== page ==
Following the implant scandal in which women were given industrial rather than medical-grade silicon, the EU has moved to tighten up regulation on medical devices. But industry says the new proposal “does not contribute to patient safety” and will affect the EU’s speed to market and cripple innovation.
The Irish presidency of the EU hosted in Dublin two weeks ago the first meeting to discuss a partnership between the responsible authorities for medical devices (CAMD) and heads of medicines agencies (HMA) from across the EU.
Ann O’Connor, director of the Irish Medicines Board (IMB), said in a statement following the meeting that updated regulation on medical devices and in-vitro diagnostic devices was a “priority for Europe”.
The Dublin meeting was the first time that medical devices stakeholders - including industry representatives - met with the HMA and CAMD regulatory bodies.
An IMB statement said: “It is hoped that many of the discussions and outputs from the January meeting will lead to substantive proposals which will aid the development of the regulatory system for medical devices operated by the competent authorities in Europe.”
The meeting comes shortly after the European Commission published its new proposals to the revise medical devices regulation.
But industry disagrees with the direction this regulation should take.
The European Parliament’s environment and public health committee will host a follow up meeting on 26 January, with a source in the medical industry saying “fireworks” were expected.
Under the Commission proposal, so-called notified bodies - authorities given the power to review the quality of medical devices before they reach the market - would take on a stronger role.
The proposal includes a controversial scrutiny procedure, which allows the authorities to carry out random checks of more invasive medical devices late in the approval process.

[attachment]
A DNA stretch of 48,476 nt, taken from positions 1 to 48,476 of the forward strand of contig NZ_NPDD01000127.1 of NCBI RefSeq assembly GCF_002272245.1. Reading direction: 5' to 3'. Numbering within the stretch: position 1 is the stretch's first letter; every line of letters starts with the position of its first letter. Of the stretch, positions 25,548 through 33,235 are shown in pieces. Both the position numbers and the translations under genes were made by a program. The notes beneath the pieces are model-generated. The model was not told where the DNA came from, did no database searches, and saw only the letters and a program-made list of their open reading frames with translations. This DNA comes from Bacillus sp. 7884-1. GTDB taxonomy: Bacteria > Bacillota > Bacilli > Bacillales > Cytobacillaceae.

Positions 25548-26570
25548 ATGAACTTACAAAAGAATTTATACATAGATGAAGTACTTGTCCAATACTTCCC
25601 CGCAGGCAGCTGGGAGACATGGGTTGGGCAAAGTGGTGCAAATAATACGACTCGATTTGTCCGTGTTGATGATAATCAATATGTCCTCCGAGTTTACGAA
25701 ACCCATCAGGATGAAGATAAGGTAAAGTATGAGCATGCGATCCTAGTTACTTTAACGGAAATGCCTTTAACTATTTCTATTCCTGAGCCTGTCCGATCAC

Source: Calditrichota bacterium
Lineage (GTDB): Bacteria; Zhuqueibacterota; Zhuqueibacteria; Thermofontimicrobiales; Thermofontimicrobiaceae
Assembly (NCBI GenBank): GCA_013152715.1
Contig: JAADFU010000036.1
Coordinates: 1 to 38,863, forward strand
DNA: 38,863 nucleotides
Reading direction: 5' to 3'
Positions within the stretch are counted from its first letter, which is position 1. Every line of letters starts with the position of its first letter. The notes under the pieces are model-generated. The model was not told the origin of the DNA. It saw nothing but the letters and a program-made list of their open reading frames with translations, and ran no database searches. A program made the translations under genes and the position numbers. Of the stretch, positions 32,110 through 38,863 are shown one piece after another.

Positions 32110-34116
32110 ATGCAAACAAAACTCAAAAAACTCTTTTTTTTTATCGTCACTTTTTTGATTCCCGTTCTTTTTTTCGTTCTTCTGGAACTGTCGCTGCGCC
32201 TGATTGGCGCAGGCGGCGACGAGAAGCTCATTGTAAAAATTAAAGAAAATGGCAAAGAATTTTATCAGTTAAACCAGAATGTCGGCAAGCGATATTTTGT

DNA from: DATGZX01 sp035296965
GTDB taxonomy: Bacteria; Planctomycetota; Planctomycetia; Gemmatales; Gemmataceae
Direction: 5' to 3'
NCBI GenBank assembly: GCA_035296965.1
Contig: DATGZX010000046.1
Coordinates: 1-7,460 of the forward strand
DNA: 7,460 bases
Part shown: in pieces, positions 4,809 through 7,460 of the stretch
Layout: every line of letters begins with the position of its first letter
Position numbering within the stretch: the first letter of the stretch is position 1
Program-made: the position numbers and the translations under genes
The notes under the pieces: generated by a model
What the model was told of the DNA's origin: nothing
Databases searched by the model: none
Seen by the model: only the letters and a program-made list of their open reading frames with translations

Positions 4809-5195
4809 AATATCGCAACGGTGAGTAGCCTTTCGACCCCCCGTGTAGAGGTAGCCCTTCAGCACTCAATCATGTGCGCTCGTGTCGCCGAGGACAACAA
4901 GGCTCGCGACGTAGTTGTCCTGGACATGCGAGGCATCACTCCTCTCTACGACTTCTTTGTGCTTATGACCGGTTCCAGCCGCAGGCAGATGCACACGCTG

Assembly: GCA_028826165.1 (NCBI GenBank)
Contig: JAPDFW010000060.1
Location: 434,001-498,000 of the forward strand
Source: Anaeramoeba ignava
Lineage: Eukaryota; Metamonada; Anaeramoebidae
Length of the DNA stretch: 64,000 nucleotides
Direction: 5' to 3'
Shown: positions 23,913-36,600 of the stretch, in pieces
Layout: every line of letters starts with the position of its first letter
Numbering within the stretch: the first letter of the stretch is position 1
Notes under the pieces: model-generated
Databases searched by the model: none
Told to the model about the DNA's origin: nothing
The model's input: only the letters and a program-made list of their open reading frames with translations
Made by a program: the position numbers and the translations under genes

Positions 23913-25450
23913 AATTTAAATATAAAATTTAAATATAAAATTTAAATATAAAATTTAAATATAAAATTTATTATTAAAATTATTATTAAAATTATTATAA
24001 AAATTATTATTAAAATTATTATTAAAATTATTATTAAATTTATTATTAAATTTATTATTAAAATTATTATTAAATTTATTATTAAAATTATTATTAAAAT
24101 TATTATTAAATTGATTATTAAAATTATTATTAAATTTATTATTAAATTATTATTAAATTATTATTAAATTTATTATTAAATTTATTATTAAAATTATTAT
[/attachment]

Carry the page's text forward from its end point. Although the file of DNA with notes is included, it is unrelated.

The European medical devices industry association Eucomed has criticised the proposed scrutiny procedure, saying it will delay the authorisation process and time to market.
The EU’s decentralised approval system reportedly makes medical devices available on the market three to five years earlier than in the United States, without compromising on safety.
The association said the changes must be made to the proposal if the European system is to maintain its global reputation for safety and speed to market, issuing its recommendations before the regulation is approved by the European Parliament and member states.
“The five measures would replace the Commission’s proposed scrutiny procedure, which industry finds inappropriate as it is random, ineffective and does not contribute to patient safety,” read a statement by Eucomed.
The association called for more stringent control measures on the watchdogs that go beyond the EU executive’s current proposed measures such as the ability of the Commission to further specify the regular checks of manufacturers by those authorities.
“Industry believes that a comprehensive systematic control procedure is necessary that includes measures to ensure that notified bodies are meeting the highest quality standards as well as ensuring that the clinical evidence for medical devices is being properly reviewed by independent clinical experts”, Eucomed said.
The industry group said the Commission scrutiny system was “essentially a duplication of reviews and checks and does not contribute to patient safety.”
Former European Health Commissioner John Dalli said in a statement that better market surveillance, including spot checks, would provide a better guarantee of the safety of medical technology and help prevent future frauds such as the PIP breast implant scandal.
- 24-25 April: CAMD meets again in Dublin.